What are “adequate precautions to ensure that employees feel free to report an injury or illness?”

  • An incentive program that rewards employees for identifying unsafe conditions in the workplace;
  • A training program for all employees to reinforce reporting rights and responsibilities and emphasizes the employer’s non-retaliation policy;
  • A mechanism for accurately evaluating employees’ willingness to report injuries and illnesses.

Post-Accident Drug Testing 

According to OSHA, “most instances of workplace drug testing are permissible.” Examples of permissible drug testing include:

  • Random drug testing.
  • Drug testing unrelated to the reporting of a work-related injury or illness.
  • Drug testing under a state workers’ compensation law.
  • Drug testing under other federal law, such as a U.S. Department of Transportation rule.
  • Drug testing to evaluate the root cause of a workplace incident that harmed or could have harmed employees. If the employer chooses to use drug testing to investigate the incident, the employer should test all employees whose conduct could have contributed to the incident, not just employees who reported injuries.

Employers no longer need a nexus between the possible or suspected drug use and the reported injury or illness.

If you have questions about implementing or modifying a workplace safety incentive program, or a post-accident drug testing program, contact Meyers Roman’s Occupational Safety & Health team.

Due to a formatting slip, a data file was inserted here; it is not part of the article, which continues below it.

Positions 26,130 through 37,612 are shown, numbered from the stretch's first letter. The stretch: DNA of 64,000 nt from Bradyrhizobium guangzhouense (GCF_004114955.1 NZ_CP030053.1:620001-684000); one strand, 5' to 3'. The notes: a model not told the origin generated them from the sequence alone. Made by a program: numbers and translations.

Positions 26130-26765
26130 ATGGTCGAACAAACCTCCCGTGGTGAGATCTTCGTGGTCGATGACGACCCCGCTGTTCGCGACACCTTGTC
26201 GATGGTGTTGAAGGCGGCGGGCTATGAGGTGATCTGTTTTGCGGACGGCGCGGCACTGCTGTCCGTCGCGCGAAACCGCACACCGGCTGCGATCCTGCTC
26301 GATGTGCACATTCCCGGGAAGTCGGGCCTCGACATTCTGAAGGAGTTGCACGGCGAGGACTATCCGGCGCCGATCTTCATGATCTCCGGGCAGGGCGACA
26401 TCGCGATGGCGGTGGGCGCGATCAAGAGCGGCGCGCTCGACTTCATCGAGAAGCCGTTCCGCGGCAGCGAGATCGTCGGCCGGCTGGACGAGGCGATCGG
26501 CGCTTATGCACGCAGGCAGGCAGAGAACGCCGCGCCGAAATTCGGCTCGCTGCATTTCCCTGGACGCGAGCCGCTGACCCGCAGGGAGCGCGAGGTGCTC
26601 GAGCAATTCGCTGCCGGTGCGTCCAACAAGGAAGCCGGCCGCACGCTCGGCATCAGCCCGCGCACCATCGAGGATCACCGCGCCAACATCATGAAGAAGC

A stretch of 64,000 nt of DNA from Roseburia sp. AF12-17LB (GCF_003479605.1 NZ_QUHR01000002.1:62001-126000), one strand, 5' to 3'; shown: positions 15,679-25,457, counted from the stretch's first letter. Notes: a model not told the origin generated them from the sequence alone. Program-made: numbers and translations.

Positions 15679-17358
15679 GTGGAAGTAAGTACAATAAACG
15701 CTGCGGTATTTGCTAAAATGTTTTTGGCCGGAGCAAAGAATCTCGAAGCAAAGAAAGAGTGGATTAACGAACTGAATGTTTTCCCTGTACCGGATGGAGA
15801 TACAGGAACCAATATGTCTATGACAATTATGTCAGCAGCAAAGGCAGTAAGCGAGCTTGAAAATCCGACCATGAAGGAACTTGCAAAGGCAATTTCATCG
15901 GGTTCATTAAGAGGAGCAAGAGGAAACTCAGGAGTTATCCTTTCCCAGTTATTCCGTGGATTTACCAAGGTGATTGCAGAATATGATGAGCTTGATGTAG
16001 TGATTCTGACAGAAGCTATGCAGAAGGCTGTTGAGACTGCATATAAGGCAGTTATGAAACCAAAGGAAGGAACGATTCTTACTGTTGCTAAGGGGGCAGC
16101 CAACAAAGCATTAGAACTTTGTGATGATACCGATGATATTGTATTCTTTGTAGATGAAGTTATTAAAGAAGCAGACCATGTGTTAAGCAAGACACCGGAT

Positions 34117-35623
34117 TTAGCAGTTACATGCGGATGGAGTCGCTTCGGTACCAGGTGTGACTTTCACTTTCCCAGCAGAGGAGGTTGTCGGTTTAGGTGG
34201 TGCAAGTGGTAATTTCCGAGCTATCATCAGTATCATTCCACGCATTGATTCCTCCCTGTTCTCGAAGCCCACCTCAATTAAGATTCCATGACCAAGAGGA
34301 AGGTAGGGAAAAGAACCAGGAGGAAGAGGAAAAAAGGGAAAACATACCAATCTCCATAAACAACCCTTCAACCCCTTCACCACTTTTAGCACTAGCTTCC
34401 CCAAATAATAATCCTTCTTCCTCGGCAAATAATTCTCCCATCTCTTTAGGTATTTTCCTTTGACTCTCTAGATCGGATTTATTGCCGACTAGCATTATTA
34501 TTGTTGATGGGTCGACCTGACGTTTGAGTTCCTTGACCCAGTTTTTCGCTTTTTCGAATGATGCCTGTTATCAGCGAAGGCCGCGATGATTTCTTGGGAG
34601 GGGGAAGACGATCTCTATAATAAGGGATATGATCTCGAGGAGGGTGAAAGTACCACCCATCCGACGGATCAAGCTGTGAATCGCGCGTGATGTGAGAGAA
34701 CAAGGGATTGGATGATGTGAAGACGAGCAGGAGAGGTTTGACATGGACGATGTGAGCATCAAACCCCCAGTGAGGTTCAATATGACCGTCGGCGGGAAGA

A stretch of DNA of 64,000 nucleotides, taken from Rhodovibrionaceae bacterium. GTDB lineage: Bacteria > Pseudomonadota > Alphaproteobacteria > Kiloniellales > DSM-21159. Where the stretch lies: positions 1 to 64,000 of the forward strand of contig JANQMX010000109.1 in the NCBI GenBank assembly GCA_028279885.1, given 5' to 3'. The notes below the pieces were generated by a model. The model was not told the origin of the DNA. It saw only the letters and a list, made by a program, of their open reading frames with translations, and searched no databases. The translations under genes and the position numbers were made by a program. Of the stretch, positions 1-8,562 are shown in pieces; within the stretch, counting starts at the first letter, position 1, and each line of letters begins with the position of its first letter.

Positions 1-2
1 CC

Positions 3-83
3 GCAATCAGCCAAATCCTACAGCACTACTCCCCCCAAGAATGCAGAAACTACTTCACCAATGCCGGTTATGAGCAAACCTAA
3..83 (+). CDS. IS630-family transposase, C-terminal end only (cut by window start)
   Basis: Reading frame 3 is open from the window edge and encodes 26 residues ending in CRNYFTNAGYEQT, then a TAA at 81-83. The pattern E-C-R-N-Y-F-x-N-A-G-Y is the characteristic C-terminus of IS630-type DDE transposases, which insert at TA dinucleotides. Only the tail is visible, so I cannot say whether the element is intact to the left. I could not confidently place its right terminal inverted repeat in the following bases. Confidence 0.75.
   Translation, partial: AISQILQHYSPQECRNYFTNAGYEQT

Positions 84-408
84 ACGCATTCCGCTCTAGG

The post OSHA softens its hard line against workplace safety incentive programs and post-incident drug testing appeared first on Ohio OSHA Law Blog.

        

President Trump un-does Obama-era OSHA reporting rule

Earlier this week, President Trump signed a Congressional resolution that revokes a key Obama-era OSHA rule. That rule, known as the Volks rule, extended OSHA’s authority to issue citations for record-keeping violations from six months to an astounding five years. While OSHA still requires employers to keep injury and illness logs for five years, OSHA will only issue record-keeping citations six months following a violation. For employers, this rule is change is significant. Gone is the risk of a costly OSHA citation for any record-keeping violation older than six months. Also significantly, this resolution does not impact OSHA’s electronic record-keeping rule and its anti-retaliation provisions, also enacted under President Obama’s watch. Stay tuned, however, as President Trump has promised that his federal agencies will focus on compliance and education, not enforcement. Accordingly, OSHA’s record-keeping and retaliation rules are far from safe.